Friday, December 10, 2010

Sudan: Experts Express 'Cautious Optimism' Around Referendum, Region's Future

With one month left before the people of Southern Sudan head to the polls for a historic vote on secession, International Relief & Development (IRD) today convened a panel of distinguished regional experts at the National Press Club to provide a "before-the-vote" snapshot of the situation on-the-ground and to discuss the potential impact of the January 9 referendum on the future of the strategically important region.

The groundbreaking vote in Southern Sudan will determine whether the South remains part of

Africa's largest country. The referendum – a key provision of the 2005 Comprehensive Peace Agreement that ended more than two decades of civil war between Northern and Southern Sudan – will allow the people to decide on their own independence. According to USAID, more than 5.4 million Southern Sudanese are eligible to register for the landmark vote.

Moderated by renowned radio journalist Kojo Nnamdi, the panel featured John Dau, former Southern Sudanese "Lost Boy" and human rights activist; Enrico Carisch, former UN sanctions monitor in Sudan; Andrea Freeman, Program Analyst with USAID's Office of Sudan Programs; and Richard Owens, IRD's Director of Community Stabilization.

Jeff Grieco, IRD Executive, began the panel by announcing that IRD and several NGOs including Artists for Human Rights, the Council for a Community of Democracies, the John Dau Story and the Enough Project were jointly launching "The DACOR Appeal on Southern Sudan," calling on all parties involved in the referendum to ensure the vote reflects the will of the people of Southern Sudan and is free from all interference.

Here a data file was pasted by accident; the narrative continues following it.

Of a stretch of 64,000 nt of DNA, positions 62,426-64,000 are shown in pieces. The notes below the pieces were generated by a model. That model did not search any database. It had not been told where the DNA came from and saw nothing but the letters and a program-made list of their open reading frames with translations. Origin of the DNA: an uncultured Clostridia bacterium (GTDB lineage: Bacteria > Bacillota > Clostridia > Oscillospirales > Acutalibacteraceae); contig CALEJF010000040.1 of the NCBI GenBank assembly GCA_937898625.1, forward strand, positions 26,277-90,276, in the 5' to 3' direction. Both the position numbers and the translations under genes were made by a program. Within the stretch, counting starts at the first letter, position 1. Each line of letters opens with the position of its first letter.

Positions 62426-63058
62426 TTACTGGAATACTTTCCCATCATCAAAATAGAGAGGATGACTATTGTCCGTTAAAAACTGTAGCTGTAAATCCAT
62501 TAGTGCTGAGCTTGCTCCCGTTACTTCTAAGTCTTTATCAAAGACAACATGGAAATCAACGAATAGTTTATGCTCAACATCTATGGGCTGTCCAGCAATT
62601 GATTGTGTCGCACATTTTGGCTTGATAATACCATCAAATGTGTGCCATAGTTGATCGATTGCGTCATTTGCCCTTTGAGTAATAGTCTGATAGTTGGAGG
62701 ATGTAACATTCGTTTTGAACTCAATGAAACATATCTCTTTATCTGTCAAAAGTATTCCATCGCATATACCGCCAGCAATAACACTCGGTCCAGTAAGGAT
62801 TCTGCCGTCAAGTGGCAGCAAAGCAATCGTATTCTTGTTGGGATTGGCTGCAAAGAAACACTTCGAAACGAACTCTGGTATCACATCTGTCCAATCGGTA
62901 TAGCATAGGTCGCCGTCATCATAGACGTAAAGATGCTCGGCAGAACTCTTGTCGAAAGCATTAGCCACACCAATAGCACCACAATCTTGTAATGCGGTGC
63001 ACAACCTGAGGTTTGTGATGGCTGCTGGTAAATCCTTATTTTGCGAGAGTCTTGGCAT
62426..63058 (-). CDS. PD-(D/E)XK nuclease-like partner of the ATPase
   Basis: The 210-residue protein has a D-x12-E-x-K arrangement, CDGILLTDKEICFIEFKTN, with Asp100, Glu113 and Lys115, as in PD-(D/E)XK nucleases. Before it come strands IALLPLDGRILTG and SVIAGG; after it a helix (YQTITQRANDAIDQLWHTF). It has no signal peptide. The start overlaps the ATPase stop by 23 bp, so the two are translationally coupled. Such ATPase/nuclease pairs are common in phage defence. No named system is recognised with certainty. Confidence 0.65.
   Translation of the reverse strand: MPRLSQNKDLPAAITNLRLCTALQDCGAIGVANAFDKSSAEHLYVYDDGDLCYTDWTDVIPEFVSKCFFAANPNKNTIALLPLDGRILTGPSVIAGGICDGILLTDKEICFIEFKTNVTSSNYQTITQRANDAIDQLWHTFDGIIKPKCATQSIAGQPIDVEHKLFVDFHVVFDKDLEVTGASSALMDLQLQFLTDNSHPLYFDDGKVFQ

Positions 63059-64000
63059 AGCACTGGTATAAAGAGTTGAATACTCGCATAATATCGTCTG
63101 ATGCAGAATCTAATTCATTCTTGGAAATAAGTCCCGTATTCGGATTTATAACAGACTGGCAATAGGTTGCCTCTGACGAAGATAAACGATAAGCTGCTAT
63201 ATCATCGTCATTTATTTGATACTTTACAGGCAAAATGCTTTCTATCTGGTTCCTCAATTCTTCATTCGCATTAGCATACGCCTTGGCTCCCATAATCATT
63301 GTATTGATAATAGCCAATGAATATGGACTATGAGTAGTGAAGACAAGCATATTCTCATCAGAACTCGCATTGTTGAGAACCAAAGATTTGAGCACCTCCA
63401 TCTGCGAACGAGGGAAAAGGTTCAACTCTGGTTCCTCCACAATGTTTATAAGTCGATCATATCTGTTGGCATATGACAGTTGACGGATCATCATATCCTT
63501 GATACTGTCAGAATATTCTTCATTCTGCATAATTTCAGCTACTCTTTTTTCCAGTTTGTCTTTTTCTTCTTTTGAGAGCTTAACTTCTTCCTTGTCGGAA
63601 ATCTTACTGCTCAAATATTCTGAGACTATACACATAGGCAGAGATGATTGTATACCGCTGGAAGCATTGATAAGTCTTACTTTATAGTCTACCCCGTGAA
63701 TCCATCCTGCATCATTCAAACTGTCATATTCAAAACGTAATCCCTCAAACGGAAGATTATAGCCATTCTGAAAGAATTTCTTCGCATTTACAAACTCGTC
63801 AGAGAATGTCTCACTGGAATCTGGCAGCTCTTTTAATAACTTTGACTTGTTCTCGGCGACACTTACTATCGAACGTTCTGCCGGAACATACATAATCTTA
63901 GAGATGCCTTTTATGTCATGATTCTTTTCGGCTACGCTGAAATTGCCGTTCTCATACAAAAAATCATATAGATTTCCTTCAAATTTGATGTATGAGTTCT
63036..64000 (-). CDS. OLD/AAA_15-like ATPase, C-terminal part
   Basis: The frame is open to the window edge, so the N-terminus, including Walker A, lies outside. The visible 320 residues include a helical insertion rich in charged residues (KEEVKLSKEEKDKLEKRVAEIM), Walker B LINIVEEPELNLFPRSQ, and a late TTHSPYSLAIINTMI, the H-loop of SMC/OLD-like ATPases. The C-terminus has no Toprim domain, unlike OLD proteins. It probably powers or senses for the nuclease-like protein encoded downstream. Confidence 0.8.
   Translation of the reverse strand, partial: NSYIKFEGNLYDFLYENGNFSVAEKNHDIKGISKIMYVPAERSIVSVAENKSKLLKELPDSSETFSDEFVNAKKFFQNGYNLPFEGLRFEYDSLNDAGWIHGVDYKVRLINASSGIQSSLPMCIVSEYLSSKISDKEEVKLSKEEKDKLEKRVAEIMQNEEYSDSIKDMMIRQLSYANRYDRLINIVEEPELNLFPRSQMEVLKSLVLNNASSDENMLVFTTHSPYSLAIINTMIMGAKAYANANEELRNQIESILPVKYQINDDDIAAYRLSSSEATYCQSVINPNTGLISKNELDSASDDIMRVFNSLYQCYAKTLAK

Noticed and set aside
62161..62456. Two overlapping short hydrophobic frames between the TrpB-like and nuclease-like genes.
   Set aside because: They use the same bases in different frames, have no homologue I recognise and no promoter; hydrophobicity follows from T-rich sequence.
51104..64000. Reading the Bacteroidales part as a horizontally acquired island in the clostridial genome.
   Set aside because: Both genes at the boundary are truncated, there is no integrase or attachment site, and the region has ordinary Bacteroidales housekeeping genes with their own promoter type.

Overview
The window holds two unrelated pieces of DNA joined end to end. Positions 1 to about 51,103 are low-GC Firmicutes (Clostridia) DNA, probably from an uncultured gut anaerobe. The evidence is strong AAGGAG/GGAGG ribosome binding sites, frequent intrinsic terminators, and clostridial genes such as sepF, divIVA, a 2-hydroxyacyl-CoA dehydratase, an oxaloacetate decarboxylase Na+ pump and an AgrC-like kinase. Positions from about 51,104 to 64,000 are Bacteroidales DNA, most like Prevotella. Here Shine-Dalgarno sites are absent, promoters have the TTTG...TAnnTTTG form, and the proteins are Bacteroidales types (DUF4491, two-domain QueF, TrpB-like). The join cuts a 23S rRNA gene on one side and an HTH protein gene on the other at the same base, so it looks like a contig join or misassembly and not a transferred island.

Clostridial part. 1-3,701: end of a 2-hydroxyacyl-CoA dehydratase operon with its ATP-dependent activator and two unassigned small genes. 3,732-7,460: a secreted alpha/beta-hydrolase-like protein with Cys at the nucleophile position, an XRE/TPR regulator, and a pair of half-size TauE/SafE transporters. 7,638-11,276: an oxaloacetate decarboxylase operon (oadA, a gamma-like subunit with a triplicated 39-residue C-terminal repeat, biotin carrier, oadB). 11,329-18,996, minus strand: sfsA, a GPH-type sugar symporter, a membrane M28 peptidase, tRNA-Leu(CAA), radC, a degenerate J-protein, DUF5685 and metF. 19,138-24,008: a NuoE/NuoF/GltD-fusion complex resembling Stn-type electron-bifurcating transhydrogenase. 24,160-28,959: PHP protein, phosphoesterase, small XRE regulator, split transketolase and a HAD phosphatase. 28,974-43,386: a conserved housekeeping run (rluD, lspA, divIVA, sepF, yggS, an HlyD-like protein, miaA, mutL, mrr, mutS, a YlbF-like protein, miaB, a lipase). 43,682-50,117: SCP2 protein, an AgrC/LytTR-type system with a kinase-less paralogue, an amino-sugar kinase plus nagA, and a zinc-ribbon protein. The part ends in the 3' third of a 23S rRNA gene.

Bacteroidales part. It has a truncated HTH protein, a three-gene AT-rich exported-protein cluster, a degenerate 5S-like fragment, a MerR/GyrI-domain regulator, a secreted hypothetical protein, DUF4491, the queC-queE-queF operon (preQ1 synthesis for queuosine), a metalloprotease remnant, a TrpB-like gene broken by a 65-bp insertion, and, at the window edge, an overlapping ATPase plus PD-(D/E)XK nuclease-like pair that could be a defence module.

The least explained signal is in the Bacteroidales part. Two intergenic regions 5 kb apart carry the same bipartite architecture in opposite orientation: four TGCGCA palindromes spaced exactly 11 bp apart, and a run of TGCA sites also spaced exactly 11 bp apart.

"There is still a lot of work to be done, but this is an unprecedented opportunity to ensure a sustained peace in Sudan," said Mr. Grieco. "IRD and our partners urge both North and South to respect and accept the final vote and to build the foundations for peaceful co-existence," he added.

The fact that the vote potentially holds great promise for the war-torn region, combined with uncertainty around whether logistical, political and other factors will align to allow a successful, free referendum, left many panelists expressing "cautious optimism" about the future of the vote and of Southern Sudan in general.

Recognizing the referendum's varied outcomes, including the potential for interference by the North, Mr. Dau, who fled government troops during the Second Sudanese Civil War and faced a harrowing journey until his arrival in a Kenyan refugee camp, noted that past agreements between North and South had previously collapsed.

He expressed his hope that this would not happen again, adding that regardless of the results, the North is critical to the South's success. "Let's try to be good neighbors," he said.

Mr. Owens, who is responsible for IRD programs focused on conflict mitigation, post-conflict recovery and reconstruction, and stability operations, added that "we have to manage expectations," and that a lot of work remains to be done, especially at the grass-roots level. "Capacity building and local ownership of that process will be key," he said.

All panelists reiterated the international community's critical role in ensuring a peaceful future for the region. Mr. Dau left attendees with a direct call to action: "This is the time to use your power to help the people of Southern Sudan. Whether they choose independence or unity, they need your support."

To view a full video of the panel discussion, please visit:

Source: International Relief & Development